On a truck (or any other vehicle for that matter), you shift on the go. This means that you let off the gas, engage the clutch, shift gears, give a little on the gas and let out on the clutch. Therefore, in most instances, you vary the throttle and gear range for the speed.

    On a tractor with PTO implements, most often, you run at a constant throttle. This means that the PTO will be at the proper RPM to operate the impelment. When you shift, there is usually little fiddling with the throttle. As Bird mentioned above, often gear tractors have a throttle lever on or near the steering column which you set to the proper RPM for the task. You then pick the gear ratio for the speed / power you want.

    To answer your question regarding the high number of ratios for a vehicle with limited speeds, they are necessary! If you are forced to run the engine at 2600 RPMs so that the brush hog behind you keeps cutting well, the only way to vary speed is by shifting to a lower ratio. You can't slow down by letting off the throttle or you risk stalling out the mower.

    Also, you mention letting off the gas. I doubt many farmers will do this on a regular basis! (Very bad for PTO implents engaged in a task). Most often, if you want to stop, you engage the clutch and leave the throttle where it is.

    In the end, you really can't compare vehicles to tractors as far as how / why one shifts...

    On another note, there are synchronized trannys for tractors. Usually this means you can pick a range and then shift on-the-go between the gears. To change a range, one usually must stop. (But this is a whole 'nother topic.)

  7. #7

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    Default Re: 2 questions on tractors in general, thanks.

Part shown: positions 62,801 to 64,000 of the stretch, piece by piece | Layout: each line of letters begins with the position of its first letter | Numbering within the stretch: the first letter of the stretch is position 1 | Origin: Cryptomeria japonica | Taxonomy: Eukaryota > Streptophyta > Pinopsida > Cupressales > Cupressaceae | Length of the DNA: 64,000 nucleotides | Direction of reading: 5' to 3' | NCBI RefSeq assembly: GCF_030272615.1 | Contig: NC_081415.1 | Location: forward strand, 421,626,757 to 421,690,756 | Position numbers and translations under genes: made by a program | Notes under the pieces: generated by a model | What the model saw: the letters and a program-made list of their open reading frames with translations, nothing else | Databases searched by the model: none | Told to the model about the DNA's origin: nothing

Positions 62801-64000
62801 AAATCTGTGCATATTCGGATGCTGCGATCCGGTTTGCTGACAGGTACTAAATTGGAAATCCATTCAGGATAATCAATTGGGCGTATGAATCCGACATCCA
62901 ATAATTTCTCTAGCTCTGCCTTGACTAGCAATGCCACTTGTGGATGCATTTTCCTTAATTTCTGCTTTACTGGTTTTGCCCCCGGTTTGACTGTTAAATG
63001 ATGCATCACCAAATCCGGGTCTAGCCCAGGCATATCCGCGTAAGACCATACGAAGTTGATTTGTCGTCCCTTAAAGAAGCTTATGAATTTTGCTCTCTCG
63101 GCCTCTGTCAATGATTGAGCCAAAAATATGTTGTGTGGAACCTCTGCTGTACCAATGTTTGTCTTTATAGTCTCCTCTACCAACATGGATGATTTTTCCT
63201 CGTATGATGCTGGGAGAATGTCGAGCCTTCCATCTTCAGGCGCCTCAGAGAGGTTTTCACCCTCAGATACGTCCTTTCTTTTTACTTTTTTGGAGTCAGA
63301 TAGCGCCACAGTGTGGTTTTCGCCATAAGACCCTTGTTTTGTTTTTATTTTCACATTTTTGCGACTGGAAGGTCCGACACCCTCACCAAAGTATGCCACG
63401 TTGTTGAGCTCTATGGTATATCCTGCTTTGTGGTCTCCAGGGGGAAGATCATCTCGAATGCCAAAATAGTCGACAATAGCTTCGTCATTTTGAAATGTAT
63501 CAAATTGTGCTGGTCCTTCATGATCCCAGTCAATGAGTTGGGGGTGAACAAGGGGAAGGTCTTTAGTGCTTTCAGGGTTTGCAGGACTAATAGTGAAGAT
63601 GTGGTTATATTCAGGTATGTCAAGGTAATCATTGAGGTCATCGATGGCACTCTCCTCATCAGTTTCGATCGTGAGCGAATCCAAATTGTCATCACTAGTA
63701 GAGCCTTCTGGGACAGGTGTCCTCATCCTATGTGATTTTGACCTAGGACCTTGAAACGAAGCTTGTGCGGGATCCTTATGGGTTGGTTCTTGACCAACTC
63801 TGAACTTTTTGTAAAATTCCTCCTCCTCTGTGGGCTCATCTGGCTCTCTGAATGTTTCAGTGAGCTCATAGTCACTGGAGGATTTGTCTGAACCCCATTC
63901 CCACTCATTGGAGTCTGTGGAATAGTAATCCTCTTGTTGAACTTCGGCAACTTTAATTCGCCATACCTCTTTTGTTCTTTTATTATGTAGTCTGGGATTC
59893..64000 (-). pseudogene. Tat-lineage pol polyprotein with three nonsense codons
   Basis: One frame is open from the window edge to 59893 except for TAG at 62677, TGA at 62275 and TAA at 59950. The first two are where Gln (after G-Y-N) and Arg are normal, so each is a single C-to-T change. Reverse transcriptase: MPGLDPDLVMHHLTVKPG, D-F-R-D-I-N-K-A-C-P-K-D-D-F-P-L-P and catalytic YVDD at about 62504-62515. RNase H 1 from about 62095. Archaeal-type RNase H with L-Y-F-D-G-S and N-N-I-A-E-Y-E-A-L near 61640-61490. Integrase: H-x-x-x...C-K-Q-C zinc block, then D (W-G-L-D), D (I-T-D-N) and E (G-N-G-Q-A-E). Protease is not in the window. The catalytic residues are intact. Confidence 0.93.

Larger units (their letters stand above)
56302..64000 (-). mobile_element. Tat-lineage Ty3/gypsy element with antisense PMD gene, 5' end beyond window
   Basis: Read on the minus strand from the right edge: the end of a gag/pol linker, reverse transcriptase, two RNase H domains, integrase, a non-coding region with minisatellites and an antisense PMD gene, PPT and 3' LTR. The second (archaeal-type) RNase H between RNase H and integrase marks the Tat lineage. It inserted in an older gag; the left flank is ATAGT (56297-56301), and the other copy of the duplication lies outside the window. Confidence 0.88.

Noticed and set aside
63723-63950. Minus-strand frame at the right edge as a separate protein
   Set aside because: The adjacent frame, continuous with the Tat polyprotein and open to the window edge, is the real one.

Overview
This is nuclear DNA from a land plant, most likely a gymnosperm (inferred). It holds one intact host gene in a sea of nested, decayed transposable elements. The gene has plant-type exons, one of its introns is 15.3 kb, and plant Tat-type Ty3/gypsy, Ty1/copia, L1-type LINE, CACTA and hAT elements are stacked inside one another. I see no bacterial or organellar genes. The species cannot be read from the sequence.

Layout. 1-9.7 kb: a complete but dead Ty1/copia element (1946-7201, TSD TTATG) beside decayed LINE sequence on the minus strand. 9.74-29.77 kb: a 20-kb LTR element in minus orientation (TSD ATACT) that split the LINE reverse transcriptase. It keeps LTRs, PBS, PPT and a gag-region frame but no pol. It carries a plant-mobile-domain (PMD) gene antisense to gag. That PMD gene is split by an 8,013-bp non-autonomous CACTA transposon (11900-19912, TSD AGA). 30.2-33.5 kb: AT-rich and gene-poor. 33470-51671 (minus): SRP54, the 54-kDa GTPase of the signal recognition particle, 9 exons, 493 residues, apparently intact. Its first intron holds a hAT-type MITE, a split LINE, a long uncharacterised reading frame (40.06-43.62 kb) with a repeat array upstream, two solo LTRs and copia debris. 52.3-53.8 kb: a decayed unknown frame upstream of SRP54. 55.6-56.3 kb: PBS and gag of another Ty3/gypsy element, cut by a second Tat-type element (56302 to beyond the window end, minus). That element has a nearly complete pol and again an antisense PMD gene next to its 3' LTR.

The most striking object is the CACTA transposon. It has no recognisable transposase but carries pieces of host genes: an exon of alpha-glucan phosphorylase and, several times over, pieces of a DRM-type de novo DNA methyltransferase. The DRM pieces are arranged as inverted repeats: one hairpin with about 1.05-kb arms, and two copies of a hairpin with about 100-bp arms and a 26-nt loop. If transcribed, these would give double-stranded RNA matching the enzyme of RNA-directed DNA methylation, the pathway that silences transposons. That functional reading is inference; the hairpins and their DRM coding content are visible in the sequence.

"To answer your question regarding the high number of ratios for a vehicle with limited speeds, they are necessary! If you are forced to run the engine at 2600 RPMs so that the brush hog behind you keeps cutting well, the only way to vary speed is by shifting to a lower ratio. You can't slow down by letting off the throttle or you risk stalling out the mower."

    Does this mean the PTO implement and the wheels of the tractor are separate? So one can spin independent of another? There isn't a fixed gear ratio between them?

    In the case you mentioned, if you are forced to run the engine at 2600 rpm so that the brush hog behind cuts well, do you mean the brush hog has to maintain that SPEED (2600 rpm from the engine) , or that POWER (power output at 2600 rpm)?

    Because if there is a fixed ratio between the PTO implement and the wheel, then when you downshift, your wheel speed will slowdown, and also the cutter speed will slow down accordingly, while keeping the engine at 2600 rpm. But the cutter will get more torque, at a slower speed, but same power.

    If there isn't a fixed gear ratio between the cutter and the wheel, then you can simply downshift on the wheel's gear ratio while the cutter stay at the same speed.


  8. #8
    Platinum Member
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    New England...Central MA
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    TC35D/16LA

    Default Re: 2 questions on tractors in general, thanks.

    <font color="blue"> Does this mean the PTO implement and the wheels of the tractor are separate? </font> Yup!!

    <font color="blue"> So one can spin independent of another? </font> Yup!!

    <font color="blue"> There isn't a fixed gear ratio between them?</font> Nope!!

    Now if someone wants to go through the live / independent PTO discussion......

  9. #9
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    JD4320 with TNT, electric diverter, cruise control and air suspension seat.

    Default Re: 2 questions on tractors in general, thanks.

    Here is a good overview from TractorSmart: